At the end of the day, we would marvel at the nuggets my Grandpappy would reveal from a long day of dredging from under bedrock in the deep creek holes and beds. This almost made the constant drone of the gas engine seem worth the intrusion into the peaceful green dogwood canopy surroundings. My sister and I would proudly show off our tiny glass jars filled with water and gold specks while we ate hot-dogs and marshmallows beside the campfire.
On the most odd occasion, a black bear would surprise us by making his presence known. My sister and I, straining for a closer look, were quickly shushed into the travel trailer by Granny. At this sudden panic by our grandparents, realizing our peril, my sister and I stood, stock still, breathing shallowly, as if not to alert the bear to our presence, our mouths open and our eyes darting around, watching the bear and waiting for the all clear. I Googled “California black bear Trinity National Forest” below is a picture that was closest to what we saw that day).
Of course, the bear would amble off, as unaware of us as he was when he appeared from the dark woods. For days, the hiking restriction which was “within eyesight of the camp”, was strictly enforced and to be followed without exception. As kids do, we would slowly push our boundaries as far as we could, until we were pulled back by the reminder of the bears and other dangers lurking about. The feeling of fear easily faded and we would spend weeks hoping for another “sighting”.
I wouldn’t trade the memories of those summers spent rock hounding and gold-digging for anything in the world. They hooked me on minerals and stones like an addict to a drug… enter quartz crystals…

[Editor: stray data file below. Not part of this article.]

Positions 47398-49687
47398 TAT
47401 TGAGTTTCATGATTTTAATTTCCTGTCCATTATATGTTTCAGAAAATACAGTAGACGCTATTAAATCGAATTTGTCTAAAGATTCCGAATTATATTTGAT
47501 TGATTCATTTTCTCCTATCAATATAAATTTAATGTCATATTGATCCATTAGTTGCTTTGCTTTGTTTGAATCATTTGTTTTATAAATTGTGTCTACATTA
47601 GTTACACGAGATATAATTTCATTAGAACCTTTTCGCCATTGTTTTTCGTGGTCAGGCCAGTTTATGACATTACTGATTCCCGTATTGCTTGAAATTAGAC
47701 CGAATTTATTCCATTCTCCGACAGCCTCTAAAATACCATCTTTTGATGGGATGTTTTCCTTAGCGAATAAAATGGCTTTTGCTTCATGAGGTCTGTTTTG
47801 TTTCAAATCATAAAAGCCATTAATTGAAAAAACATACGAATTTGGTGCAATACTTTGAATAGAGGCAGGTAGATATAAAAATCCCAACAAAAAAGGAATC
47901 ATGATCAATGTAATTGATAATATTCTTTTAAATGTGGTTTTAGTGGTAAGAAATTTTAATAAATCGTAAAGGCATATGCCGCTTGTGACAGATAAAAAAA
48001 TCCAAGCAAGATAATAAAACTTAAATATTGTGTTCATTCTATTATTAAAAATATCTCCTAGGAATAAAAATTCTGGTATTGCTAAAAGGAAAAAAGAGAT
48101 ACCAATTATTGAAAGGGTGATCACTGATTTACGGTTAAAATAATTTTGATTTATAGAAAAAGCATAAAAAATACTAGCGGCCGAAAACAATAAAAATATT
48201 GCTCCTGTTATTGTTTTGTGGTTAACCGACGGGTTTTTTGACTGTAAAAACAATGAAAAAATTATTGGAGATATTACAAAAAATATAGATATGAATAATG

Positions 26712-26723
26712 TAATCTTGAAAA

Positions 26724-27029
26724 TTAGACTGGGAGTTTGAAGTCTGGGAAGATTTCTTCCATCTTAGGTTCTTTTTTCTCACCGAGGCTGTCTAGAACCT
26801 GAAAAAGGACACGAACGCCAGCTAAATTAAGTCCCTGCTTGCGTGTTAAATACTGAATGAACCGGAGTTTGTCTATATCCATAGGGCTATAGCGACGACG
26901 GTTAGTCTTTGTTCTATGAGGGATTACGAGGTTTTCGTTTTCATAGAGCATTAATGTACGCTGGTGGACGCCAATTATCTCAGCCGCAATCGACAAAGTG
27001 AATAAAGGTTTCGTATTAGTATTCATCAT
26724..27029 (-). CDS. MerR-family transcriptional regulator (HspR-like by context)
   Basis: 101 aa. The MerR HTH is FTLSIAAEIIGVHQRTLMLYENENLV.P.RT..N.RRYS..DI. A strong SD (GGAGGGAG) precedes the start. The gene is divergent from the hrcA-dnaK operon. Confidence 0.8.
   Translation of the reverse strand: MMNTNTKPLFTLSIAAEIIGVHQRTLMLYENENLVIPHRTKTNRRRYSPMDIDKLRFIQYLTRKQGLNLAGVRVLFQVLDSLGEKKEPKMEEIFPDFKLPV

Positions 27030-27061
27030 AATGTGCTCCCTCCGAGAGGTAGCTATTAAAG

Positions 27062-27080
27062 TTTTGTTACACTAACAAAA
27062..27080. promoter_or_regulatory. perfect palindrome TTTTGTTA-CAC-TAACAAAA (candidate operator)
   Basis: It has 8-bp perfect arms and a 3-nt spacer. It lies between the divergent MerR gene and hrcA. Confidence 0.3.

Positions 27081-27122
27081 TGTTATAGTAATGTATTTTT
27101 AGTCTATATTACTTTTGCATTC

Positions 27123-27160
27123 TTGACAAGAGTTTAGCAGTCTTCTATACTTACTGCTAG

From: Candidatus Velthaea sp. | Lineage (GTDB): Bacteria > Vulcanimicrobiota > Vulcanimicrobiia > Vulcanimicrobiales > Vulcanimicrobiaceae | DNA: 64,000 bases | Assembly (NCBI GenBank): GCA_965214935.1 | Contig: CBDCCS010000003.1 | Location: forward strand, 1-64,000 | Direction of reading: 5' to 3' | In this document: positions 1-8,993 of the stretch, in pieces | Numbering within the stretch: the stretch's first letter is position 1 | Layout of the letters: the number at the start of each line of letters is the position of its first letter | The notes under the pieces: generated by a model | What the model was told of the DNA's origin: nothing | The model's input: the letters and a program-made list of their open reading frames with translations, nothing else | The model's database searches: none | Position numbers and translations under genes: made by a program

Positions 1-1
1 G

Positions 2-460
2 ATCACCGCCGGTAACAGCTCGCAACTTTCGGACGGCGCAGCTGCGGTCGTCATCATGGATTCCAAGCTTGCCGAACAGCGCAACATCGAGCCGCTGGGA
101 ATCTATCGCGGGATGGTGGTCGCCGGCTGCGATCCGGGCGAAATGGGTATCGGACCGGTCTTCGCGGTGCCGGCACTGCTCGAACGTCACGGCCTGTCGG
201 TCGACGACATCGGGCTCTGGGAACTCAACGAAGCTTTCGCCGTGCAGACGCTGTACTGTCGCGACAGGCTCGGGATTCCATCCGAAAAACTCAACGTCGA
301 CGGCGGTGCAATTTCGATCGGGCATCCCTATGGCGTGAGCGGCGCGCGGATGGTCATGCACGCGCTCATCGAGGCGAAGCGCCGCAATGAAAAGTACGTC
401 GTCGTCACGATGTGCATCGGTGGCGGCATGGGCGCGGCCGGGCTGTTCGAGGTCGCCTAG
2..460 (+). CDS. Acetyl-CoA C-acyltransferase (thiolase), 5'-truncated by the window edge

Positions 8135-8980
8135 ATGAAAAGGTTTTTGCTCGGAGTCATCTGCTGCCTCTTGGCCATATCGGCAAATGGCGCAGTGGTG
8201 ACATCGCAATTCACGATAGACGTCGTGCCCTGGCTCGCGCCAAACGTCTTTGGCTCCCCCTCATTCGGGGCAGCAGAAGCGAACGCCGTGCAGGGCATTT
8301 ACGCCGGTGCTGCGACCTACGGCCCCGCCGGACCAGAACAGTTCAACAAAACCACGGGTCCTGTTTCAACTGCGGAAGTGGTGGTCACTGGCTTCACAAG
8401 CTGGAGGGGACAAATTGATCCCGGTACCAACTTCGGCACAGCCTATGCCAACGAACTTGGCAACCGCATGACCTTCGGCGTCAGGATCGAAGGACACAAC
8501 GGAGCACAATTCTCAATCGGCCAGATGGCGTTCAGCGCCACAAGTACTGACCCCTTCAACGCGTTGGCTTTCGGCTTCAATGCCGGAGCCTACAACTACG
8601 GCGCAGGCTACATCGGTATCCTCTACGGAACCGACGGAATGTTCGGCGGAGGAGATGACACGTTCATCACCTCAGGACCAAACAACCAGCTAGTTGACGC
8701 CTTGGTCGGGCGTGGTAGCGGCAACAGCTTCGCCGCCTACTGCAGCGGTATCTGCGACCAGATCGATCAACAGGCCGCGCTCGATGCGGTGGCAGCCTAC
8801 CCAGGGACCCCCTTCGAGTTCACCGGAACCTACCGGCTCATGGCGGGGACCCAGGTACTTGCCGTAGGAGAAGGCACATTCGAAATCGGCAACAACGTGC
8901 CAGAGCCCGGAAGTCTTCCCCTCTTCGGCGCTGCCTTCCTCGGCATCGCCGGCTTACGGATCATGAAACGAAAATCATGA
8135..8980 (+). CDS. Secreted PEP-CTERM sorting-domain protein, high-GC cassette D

During all this time, the summers that were spent visiting my grandparents in Northern California, I lived on a farm in the Sacramento River Valley, about 2 & 1/2 hours North of Sacramento. In the early eighties, my grandparents partitioned off an acre in our field, where they built a house, so they could be closer to us. They continued their rock hounding, but since Grandpap was now retired from the Forest Service, they were able to travel, and expand their mineral lust beyond the Trinity National Forest to include the entire United States.
They used to drive from California out to Arkansas and mine for crystal for weeks at a time. They had to ship it back by UPS because there was too much to carry back in their car.
I can still remember the huge clusters and points, laid out on the tables that Grandpappy made in the front yard, rows and rows of them, four feet wide and 20 to 30 feet long. They were more like frames, really, with wire mesh for tops, so the rain would wash through as it cleaned the clay off the crystals. The spikes and shining points glimmered and flashed like diamonds in the hot California sunshine…
If I wasn’t before, now I was hooked for sure. The thrill of adventure and the anticipation of the unknown is still with me, urging me on every time I pick up a new stone.
Even though it’s been well over 20 years since she made her transition back to Spirit, I will always maintain my connection with my grandmother through my closeness with Mother Earth. I hear her in the breeze when I walk along the beach. I feel her every time I bend over to pick up a stone. I see her every time I hold an agate up to the sun.
Thanks for sharing my journey! Was there something special that “sparked” your journey into the mineral kingdom!? Share!